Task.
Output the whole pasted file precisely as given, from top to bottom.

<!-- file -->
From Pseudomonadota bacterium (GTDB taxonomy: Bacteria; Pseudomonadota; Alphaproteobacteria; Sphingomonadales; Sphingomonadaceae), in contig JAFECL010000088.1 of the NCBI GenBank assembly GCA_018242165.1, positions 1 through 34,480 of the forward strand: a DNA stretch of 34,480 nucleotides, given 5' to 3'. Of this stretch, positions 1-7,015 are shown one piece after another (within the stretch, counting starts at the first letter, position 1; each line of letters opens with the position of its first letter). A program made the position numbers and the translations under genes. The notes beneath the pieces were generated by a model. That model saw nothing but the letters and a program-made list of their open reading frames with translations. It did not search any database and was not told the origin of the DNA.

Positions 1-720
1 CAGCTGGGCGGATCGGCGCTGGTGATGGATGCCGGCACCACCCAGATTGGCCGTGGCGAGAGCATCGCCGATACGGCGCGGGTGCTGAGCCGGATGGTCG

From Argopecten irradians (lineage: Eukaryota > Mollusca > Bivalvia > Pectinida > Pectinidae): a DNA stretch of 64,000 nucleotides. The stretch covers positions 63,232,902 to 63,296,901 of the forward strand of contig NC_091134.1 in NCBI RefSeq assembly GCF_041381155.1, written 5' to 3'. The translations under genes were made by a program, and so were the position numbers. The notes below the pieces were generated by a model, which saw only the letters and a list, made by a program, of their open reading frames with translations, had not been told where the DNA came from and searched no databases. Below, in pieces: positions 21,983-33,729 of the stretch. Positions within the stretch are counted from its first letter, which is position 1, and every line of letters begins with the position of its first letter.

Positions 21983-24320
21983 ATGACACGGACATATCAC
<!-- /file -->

From Pseudomonadota bacterium (GTDB taxonomy: Bacteria; Pseudomonadota; Alphaproteobacteria; Sphingomonadales; Sphingomonadaceae), in contig JAFECL010000088.1 of the NCBI GenBank assembly GCA_018242165.1, positions 1 through 34,480 of the forward strand: a DNA stretch of 34,480 nucleotides, given 5' to 3'. Of this stretch, positions 1-7,015 are shown one piece after another (within the stretch, counting starts at the first letter, position 1; each line of letters opens with the position of its first letter). A program made the position numbers and the translations under genes. The notes beneath the pieces were generated by a model. That model saw nothing but the letters and a program-made list of their open reading frames with translations. It did not search any database and was not told the origin of the DNA.

Positions 1-720
1 CAGCTGGGCGGATCGGCGCTGGTGATGGATGCCGGCACCACCCAGATTGGCCGTGGCGAGAGCATCGCCGATACGGCGCGGGTGCTGAGCCGGATGGTCG

From Argopecten irradians (lineage: Eukaryota > Mollusca > Bivalvia > Pectinida > Pectinidae): a DNA stretch of 64,000 nucleotides. The stretch covers positions 63,232,902 to 63,296,901 of the forward strand of contig NC_091134.1 in NCBI RefSeq assembly GCF_041381155.1, written 5' to 3'. The translations under genes were made by a program, and so were the position numbers. The notes below the pieces were generated by a model, which saw only the letters and a list, made by a program, of their open reading frames with translations, had not been told where the DNA came from and searched no databases. Below, in pieces: positions 21,983-33,729 of the stretch. Positions within the stretch are counted from its first letter, which is position 1, and every line of letters begins with the position of its first letter.

Positions 21983-24320
21983 ATGACACGGACATATCAC